Written Homework # 4 Solution


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1 Math 516 Fall 2006 Radford Written Homework # 4 Solution 12/10/06 You may use results form the book in Chapters 1 6 of the text, from notes found on our course web page, and results of the previous homework. 1. (20 total) Let R be a ring with unity (identity). Show that every element of R is either a unit or a zero divisor if (a) (10) R is finite or Solution: Let 0 a R. Since R is finite the list 1 = a 0, a, a 2,... must contain a repetition. Thus a l = a n for some 0 l < n. We may assume that n is the smallest such integer. Note that n 1 0. Suppose l = 0. Then 1 = a 0 = a n = aa n 1 = a n 1 a which means a n 1 is an inverse for a. Suppose l > 0. Then 0 l 1 < n 1 and we deduce 0 = a(a n 1 a l 1 ) from a l = a n. But a l 1 a n 1 by the minimality of n; thus a n 1 a l 1 0. We have shown that a is a zero divisor. (Note that 0 = (a n 1 a l 1 )a also.) (b) (10) R = M n (k), where k is a field. Solution: Let 0 a R. Since R is finitedimensional the set of vectors {1 = a 0, a, a 2,...} can not be independent. Since 1 0 there is a an n > 0 such that {1,..., a n 1 } is independent and {1, a,..., a n } is dependent. In particular α α n a n = 0, 1
2 where α 0,..., α n k and α n 0. Suppose that α 0 0. Since n 1 0 we can write a( α 1 0 (α α n a n 1 )) = 1 = ( α 1 0 (α α n a n 1 ))a. Thus a has an inverse. Suppose that α 0 = 0. Then a(α α n a n 1 ) = 0. Since {1,..., a n 1 } is independent and α n 0, α α n a n 1 0. We have shown that a is a zero divisor. (Note that (α α n a n 1 )a = 0 also.) [Hint: Let a R and consider the sequence 1, a, a 2, a 3,..., noting that its terms belong to a finite set or a finitedimensional vector space.] 2. (20 total) Let R be a commutative ring with unity and let N be the set of nilpotent elements of R. (a) (8) Show that N is an ideal of R. [Hint: Let a, b R. You may assume that the binomial theorem holds for a, b and that (ab) n = a n b n for all n 0.] Solution: 0 N since 0 1 = 0. Thus N. Suppose that a N and r R. Since a n = 0 for some n > 0, the calculation (ra) n = r n a n = r n 0 = 0 shows that ar = ra N. It remains to show that N is an additive subgroup of R. Suppose b N also. Then b m = 0 for some m > 0. Now n + m 1 1 since n, m 1. By the binomial theorem (a b) n+m 1 = (a + ( b)) n+m 1 = n+m 1 where C n+m 1, l is some integer (binomial coefficient). C n+m 1, l ( 1) l a n+m 1 l b l, If 0 l < m then n+m 1 l > n 1 which implies n+m 1 l n. Thus in any event a n+m 1 l = 0 (when 0 l < m) or b l = 0 (when m l n + m 1.) Therefore (a b) n+m 1 = 0. We have shown a b N; thus N is an additive subgroup of R. (b) (7) Let U = {1 + n n N}. Show that U R. [Hint: Show that U = {1 n n N} also. If n l = 0 then 1 n l = 1.] 2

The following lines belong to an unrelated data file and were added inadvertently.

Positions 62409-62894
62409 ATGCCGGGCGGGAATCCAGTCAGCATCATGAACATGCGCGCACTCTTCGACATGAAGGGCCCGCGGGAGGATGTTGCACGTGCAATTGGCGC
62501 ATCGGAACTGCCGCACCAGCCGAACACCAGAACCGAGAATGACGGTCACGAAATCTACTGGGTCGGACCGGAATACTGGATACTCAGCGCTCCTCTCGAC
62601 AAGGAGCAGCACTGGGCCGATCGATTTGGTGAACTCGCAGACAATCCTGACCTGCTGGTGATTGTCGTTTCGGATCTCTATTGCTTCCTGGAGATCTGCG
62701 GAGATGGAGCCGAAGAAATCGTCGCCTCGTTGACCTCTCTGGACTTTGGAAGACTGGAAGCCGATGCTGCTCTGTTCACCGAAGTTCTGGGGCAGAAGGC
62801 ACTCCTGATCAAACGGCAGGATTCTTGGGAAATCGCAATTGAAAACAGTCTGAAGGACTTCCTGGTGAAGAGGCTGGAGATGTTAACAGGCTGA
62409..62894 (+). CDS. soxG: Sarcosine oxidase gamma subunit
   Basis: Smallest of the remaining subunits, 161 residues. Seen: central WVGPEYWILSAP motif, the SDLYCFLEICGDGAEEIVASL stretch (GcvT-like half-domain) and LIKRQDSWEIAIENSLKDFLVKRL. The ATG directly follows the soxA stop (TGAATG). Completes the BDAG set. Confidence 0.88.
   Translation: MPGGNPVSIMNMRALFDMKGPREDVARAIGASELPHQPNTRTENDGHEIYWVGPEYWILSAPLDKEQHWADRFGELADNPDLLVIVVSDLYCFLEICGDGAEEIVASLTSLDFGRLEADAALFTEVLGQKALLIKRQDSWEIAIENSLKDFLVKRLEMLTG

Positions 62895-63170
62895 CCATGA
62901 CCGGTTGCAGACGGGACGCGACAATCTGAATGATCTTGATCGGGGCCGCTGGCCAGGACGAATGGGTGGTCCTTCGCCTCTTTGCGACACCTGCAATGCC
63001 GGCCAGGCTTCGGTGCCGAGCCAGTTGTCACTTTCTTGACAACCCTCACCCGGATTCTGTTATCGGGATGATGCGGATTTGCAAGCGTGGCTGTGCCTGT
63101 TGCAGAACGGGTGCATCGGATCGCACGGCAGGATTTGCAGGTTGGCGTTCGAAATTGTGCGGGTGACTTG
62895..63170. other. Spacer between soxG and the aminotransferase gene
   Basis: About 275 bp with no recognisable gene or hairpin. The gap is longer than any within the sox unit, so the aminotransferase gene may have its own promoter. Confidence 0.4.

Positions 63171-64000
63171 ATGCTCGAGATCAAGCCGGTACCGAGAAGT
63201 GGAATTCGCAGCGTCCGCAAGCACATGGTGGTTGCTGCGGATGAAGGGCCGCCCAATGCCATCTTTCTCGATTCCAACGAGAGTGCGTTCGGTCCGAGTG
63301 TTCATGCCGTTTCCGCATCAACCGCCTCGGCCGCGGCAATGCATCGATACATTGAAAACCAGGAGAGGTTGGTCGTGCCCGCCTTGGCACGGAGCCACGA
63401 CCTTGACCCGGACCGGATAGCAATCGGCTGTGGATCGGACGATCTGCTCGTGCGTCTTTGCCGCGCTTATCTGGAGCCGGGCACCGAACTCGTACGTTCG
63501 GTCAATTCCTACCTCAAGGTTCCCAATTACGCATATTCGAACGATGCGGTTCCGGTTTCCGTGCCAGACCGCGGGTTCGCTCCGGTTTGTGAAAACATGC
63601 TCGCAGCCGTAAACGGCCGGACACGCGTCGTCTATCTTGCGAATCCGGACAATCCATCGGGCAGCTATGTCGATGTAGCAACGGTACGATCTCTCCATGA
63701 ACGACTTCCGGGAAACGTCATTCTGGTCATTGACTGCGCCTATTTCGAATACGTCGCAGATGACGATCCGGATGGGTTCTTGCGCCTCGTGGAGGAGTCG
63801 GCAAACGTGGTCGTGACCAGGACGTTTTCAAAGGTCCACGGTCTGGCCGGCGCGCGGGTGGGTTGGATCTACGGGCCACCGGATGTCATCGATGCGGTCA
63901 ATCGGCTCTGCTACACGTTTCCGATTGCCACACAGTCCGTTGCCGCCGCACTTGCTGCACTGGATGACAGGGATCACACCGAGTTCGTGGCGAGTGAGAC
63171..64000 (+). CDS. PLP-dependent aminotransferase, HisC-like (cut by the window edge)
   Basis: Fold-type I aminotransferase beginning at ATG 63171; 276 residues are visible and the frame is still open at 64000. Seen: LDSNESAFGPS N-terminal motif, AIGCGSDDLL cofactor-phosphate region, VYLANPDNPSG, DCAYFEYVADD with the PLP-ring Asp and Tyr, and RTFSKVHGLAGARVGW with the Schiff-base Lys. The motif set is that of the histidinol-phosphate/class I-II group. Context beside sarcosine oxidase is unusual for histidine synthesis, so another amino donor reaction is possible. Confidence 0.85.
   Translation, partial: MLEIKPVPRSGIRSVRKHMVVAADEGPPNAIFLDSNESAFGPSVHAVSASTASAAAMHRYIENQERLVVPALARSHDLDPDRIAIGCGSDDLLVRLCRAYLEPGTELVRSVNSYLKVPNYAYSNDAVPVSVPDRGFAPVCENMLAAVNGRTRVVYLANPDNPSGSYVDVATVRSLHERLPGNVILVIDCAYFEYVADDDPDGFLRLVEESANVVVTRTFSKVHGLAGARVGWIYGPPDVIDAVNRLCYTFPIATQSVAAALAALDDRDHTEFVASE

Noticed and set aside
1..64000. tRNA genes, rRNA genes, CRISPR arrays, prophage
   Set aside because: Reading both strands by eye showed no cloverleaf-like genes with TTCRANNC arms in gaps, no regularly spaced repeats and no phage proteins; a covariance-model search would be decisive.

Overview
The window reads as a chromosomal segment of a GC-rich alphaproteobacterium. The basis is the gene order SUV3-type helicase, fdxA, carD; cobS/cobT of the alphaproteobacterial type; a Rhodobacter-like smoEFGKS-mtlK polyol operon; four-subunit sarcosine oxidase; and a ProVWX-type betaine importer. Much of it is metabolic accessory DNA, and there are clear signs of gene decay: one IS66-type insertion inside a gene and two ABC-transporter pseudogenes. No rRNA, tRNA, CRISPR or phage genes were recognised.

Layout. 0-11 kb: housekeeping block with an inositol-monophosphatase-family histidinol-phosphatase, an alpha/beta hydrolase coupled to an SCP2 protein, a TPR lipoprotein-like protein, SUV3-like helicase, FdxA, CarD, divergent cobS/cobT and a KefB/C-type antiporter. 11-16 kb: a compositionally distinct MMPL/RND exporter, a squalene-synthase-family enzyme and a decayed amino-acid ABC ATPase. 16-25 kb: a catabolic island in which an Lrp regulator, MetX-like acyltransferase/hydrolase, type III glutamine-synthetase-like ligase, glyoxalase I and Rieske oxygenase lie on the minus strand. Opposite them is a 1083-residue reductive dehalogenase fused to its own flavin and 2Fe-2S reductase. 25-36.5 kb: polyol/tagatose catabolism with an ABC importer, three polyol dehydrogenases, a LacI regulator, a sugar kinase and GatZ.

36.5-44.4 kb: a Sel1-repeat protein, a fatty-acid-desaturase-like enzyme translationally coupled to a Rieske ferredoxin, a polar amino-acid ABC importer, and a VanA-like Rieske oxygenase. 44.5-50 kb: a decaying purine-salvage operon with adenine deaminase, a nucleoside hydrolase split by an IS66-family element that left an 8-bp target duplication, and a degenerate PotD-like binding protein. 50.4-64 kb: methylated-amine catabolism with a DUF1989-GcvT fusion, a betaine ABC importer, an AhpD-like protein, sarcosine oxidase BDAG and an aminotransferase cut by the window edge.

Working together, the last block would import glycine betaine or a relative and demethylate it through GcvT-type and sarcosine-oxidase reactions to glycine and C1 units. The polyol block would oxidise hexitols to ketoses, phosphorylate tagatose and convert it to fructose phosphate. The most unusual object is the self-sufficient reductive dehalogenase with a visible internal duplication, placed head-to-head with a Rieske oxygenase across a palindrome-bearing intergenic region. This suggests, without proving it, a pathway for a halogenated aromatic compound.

3 Solution: To show U R we need only show U R since R is commutative. 1 U since 1 = Suppose that u, u U. Then u = 1+n and u = 1+n for some n, n N. Thus uu = (1+n)(1+n ) = 1 + (n + n + nn ). Since N is an ideal (subring) n + n + nn N. Therefore uu U. Now n l = 0 for some l > 0. Since n l+1 = 0 we may assume l 2. Thus ( n) l = ( 1) l n l = ( 1) l 0 = 0. Since n = ( n), and R is commutative, the calculation (1 ( n))(1 + ( n) + ( n) ( n) l 1 ) = 1 ( n) l = 1 shows that 1+n has an inverse in R which is 1 n+n 2 +( 1) l 1 n l 1. Now n + n 2 + ( 1) l 1 n l 1 N since N is a subring of R. Therefore u 1 U. (c) (5) Find a ring with unity whose set of nilpotent elements is not an ideal. Justify your answer. [Hint: Consider M 2 (k) where k is a field.] 0 1 Solution: (5) Let A = and B =. Then A, B N since A 2 = 0 = B 2, and A + B =. Since (A + B) = I the sum A+B can not be nilpotent as (A+B) n = 0 implies 0 = (A+B) 2n = ((A + B) 2 ) n = I n = I, a contradiction. Thus N is not closed under addition, so N is not an ideal. 1 1 Another example. same A. Let C =. Then AC = 1 1 and (AC) 2 = AC. Thus 0 AC = (AC) n for all n > 0. Therefore AC N which means that N is not an ideal. Comment: For our examples k could be any commutative ring with unity. Why k a field? Two by two matrices over the real numbers is a very familiar object to explore. 3. (20 total) Let R be a commutative ring with unity and set R = R[[X]]. (a) (5) Show that f : R R defined by f( a n X n ) = a 0 is a ring homomorphism. 3
4 Solution: Follows directly from definitions and f( a n X n + b n X n ) = f( (a n + b n )X n ) = a 0 + b 0 = f( a n X n ) + f( b n X n ) f(( a n X n )( b n X n )) = f( ( a n l b l )X n ) = 0 a n l b l = a 0 b 0 = f( a n X n )f( b n X n ). Observe that f(1) = 1. (b) (10) Show that a n X n R if and only if a 0 R. Solution: Suppose A = a n X n R has inverse B R. Then by part (a) we have 1 = f(1) = f(ab) = f(a)f(b) = a 0 f(b). Since R is commutative a 0 has inverse f(b) R. Conversely, suppose that a 0 has an inverse in R. We wish to construct a power series inverse B = b n X n for A = a n X n. Since R is commutative, B is an inverse for A if and only if a n l b l = { 1 n = 0 0 n > 0 (1) since the identity element of R is 1 + 0X + 0X 2 +. We can find b 0, b 1,... by induction. Our induction hypothesis is for m 0 that (1) is satisfied for 0 n m. When m = 0 then n = 0 and the equation to solve is a 0 b 0 = 1. This has a solution b 0 = a 1 0 since a 0 has an inverse by assumption. 4